The domestication and cultivation of Indian honey bees are very difficult, but instead of that identifying a suitable site in natural forest ecosystems to overcome this problem with in-situ site management practices such as enrichment of tree plantations, enhancing bee flora, identifying local communities and enhancing their skills with scientific inputs. In sites meeting the demand for honey bee requirements such as preferable bee flora including for nectar and pollen collection, water requirements, and protected shelter. In natural landscape water requirement meet by rivers, dam area, water reservoirs, flooded agricultural and fisheries farm etc., Shelter requirement meet by natural rocky mountain and big-taller trees. Researchers are helping to identify the suitable site and tree species preferred by local honeybee species.

The Bargi Dam is situated on the Narmada River in Jabalpur (M.P.). Construction of this dam began in 1974 and was completed in 1990. It is one of the important dam out of 30 dams on the river Narmada. Bargi Dam serves as a regional irrigation system and has become a tourist attraction due to the development of ecotourism activities such as boating and unique natural landscape views with teak dominating the forest area. The Bargi Dam site area is one of the rich biodiversity areas. It is a good site for helping in the study of the relationship between surrounding forest areas and honey bees. It is copious in Apies dorsata honey colonies. One tree of Ficus religiosa on the Bargi Dam site area on the roadside has founded 25 colonies and 5 absconded honeycombs on the single tree. Ficus religiosa branch architecture is suitable for honeybee’s house construction due to its long and thick secondary branches. Apies dorsata bees have preferred society formation. Increasing colonies of these bees for forest health improvement, it is urgent need to study which tree are species preferred based on branch formation, the height of a tree, nectar content in flowers and flowering duration, microclimate under the tree canopies. Also on the same track 2-3 new beehives formed on Kapok trees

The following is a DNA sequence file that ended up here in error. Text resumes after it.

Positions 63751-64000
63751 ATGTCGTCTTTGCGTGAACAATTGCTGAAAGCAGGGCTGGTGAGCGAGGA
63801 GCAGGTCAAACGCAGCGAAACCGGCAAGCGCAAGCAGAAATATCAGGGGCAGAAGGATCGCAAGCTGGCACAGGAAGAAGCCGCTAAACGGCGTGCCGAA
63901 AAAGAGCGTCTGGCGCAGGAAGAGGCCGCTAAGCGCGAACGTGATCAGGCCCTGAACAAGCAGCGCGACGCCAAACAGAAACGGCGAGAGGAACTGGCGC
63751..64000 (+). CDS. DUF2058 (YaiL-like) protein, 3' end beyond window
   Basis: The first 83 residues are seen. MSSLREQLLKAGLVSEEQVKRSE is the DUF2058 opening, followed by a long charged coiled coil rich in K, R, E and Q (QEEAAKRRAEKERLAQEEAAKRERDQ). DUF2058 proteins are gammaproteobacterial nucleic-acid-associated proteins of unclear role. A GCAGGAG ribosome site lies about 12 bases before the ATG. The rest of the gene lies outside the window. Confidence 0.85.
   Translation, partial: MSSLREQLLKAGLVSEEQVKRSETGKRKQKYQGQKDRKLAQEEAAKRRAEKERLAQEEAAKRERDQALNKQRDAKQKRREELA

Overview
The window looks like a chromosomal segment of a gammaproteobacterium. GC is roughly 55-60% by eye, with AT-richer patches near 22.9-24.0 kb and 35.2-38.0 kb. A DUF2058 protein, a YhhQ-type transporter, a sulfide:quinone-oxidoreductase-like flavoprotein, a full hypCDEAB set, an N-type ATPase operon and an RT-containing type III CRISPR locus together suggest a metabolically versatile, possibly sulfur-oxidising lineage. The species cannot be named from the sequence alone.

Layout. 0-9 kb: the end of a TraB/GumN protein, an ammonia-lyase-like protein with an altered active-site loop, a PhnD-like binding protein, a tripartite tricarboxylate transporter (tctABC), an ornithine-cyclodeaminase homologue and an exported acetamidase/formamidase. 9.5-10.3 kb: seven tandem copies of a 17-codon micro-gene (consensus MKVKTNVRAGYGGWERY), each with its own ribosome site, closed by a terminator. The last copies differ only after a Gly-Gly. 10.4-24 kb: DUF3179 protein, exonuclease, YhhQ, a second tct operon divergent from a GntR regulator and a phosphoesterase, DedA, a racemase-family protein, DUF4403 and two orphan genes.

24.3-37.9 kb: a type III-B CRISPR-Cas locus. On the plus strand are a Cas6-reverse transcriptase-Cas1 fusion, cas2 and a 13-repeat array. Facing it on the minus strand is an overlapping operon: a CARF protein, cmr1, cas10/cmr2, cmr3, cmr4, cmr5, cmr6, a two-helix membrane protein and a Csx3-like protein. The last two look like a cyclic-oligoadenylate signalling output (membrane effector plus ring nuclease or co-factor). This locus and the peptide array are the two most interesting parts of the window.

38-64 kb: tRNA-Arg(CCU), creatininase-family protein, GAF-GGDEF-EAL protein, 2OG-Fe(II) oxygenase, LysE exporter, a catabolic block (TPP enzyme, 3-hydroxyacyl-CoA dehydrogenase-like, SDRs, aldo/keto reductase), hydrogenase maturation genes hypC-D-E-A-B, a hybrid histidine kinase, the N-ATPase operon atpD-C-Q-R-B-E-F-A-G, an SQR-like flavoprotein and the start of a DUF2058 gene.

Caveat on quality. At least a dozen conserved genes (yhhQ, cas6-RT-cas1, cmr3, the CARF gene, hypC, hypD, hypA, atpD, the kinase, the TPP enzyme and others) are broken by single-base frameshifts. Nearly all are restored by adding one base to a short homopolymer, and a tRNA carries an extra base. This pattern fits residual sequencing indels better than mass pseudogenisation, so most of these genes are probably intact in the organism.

A fascinating feature of Lantana camara is that it has a multicolored inflorescence, which can display yellow, red, purple, pink, and even white flowers that attract bees. The scientific community already reported the study on the relationship between nectar robbing and pollination between Lantana camara and honeybees. This site study will help in finding significant interactions between water bodies and wild honey bees. How can we use dam site water bodies for sustainable environmental development of surrounding ecological area. It will be helping in understanding the role of bees in enhancing the forest cover of the country. These sites provided primary data on the bee population of the region.